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Lets Talk Chocolate

Hi! I’m Sophie, a New Yorker in London, mother of 2 and founder of Mamamade – we’re a direct-to-consumer brand specialising in infant and toddler nutrition, with a focus on supporting parents. What started from my home kitchen in 2019 is now a community of 40,000 – all of us sharing the highs and lows and offering a listening ear for everything life throws at us. I’m so excited to be contributing to the Cove blog - I absolutely love the brand and everything it stands for.


I often joke I wish I could be the parent I was before I had kids. You know, the type of parent who never allows screens or processed food? We all know the reality is a bit different - and now, especially after two years of a pandemic, I’m firmly in the ‘whatever keeps them quiet and happy!’ camp. My 4-year-old is an actual chocoholic. But she also takes pride in the fact that her 1-year-old brother, Arthur, can’t have any. “Arthur can’t have chocolate because he’s a baby!” She usually shouts as she dips into more Nutella. But then I’m left wondering - really? who said?


First of all, a quick reminder from me that foods hold no moral value - there are no good foods or bad foods. You’re not a good or a bad parent for offering (or not offering) your baby chocolate. It’s just one food among many, many foods out there.

Now that that’s settled, here’s the crux of the issue: most chocolates out there have sugar, and added sugar is what we try to avoid offering babies - because sugar doesn’t offer much in terms of nutrition. As a baby’s intake of solids is so tiny during weaning, it makes sense to make sure they're getting the most nutrient-dense food at this stage, such as vegetables, fruits, healthy fats and whole grains. Sugar simply displaces these!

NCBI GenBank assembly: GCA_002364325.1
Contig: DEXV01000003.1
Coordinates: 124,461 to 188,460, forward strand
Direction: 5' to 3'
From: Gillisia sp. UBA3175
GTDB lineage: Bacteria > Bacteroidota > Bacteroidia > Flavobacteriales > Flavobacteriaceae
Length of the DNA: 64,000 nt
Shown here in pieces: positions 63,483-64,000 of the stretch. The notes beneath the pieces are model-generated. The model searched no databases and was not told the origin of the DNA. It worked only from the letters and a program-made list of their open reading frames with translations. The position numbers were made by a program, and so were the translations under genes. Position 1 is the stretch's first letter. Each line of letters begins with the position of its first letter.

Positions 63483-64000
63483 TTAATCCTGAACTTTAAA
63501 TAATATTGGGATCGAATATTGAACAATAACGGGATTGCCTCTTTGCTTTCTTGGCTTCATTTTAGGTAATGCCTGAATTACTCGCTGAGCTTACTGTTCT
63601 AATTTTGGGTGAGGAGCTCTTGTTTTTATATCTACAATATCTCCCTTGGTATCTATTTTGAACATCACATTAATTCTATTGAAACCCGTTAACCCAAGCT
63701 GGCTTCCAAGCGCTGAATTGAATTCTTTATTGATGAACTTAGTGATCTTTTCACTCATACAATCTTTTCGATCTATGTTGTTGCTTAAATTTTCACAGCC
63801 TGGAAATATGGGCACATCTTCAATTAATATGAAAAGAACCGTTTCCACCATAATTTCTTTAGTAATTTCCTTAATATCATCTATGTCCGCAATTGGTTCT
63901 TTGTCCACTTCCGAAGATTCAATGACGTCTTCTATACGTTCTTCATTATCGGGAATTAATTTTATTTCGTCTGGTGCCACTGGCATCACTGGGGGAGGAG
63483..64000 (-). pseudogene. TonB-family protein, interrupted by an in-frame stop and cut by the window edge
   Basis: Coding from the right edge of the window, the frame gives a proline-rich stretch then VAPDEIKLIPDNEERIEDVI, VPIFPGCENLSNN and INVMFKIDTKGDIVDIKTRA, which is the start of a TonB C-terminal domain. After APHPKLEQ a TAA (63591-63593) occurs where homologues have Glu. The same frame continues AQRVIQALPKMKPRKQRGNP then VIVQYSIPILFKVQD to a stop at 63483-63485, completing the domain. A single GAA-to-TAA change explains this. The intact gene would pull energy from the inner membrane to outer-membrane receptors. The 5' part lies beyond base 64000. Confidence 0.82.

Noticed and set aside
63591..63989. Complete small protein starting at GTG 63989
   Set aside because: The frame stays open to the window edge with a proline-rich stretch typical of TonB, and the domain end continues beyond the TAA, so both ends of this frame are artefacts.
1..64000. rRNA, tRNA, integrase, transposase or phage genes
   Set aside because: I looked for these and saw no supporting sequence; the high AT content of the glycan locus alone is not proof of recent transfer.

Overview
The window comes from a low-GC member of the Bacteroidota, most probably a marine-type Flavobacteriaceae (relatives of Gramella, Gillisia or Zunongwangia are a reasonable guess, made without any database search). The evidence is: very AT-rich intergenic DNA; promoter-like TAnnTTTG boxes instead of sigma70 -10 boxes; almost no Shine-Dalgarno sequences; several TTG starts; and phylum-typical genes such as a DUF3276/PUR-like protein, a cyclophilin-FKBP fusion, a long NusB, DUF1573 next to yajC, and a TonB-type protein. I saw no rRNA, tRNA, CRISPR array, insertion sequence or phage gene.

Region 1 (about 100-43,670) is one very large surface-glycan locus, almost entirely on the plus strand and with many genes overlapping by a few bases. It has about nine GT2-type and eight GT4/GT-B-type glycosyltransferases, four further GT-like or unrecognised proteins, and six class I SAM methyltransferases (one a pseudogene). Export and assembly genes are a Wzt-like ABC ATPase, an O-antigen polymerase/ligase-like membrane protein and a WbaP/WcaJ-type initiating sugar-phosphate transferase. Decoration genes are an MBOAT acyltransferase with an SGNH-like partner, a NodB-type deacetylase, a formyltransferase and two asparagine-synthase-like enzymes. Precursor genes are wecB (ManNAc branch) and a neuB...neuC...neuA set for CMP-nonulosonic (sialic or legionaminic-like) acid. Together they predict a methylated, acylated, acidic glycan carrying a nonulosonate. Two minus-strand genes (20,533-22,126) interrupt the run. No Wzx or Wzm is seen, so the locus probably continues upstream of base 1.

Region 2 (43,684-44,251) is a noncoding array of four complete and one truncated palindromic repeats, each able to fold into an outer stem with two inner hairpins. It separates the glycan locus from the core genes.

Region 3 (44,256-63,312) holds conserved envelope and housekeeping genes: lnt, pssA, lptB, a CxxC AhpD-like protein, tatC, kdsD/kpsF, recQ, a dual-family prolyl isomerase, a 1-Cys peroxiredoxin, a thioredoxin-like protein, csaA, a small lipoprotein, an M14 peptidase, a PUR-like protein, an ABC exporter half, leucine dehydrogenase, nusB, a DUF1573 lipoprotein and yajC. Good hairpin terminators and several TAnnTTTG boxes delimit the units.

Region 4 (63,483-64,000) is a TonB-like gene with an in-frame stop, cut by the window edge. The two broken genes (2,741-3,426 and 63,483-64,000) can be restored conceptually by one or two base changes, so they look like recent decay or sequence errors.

In excess, sugar and sweeteners can also reduce the diversity of foods a child is interested in eating, and in large quantities, it can have some health implications down the line (dental caries, obesity, etc. no, thank you!). But again, that’s in excess.


I’m not going to say don’t do it. But if you are going to do it, I suggest serving a small amount of chocolate after or alongside a meal. This is because when we eat, the amount of saliva in our mouths increases and helps to neutralise the impact of sugar on baby tooth enamel.

As a general rule, I’d probably avoid chocolate for babies under 12 months, and limiting intake for babies and toddlers aged 12 months and over. Again, this is because of how small their tummies are - and we wouldn’t want to displace any other nutritious foods.


Cacao refers to cocoa (base of chocolate) in its raw, less-processed form. It basically offers the taste and nutritional benefits of chocolate without all the added sugar and fat - sounds pretty ideal if you ask me. That said, it does contain a small amount of caffeine, which is why its use should probably be limited (unless you’re looking to keep a child awake!).

We have Cacao brownies that are approved for toddlers because they have a very tiny amount of cacao! The rest is bananas, chia seeds and dates. Yum.


Sweet foods are fun. And it’s fun to have fun. And it’s fun to share fun moments with our kids. So it’s totally natural to wonder how best to incorporate sweet foods for babies and toddlers.

When offering foods like chocolate for young children, offer in moderation as part of a varied diet.

These are my go-to’s for my family, including baby Arthur - who’s still not allowed the good stuff!:

  • Unsweetened yogurt with added fruit

  • Yogurt-based ice lollies

  • Lower-sugar homemade cakes and biscuits

Hopefully, this blog has answered any questions about offering chocolate to your little one. Come join me on Instagram, where we give more tips about child nutrition and weaning.

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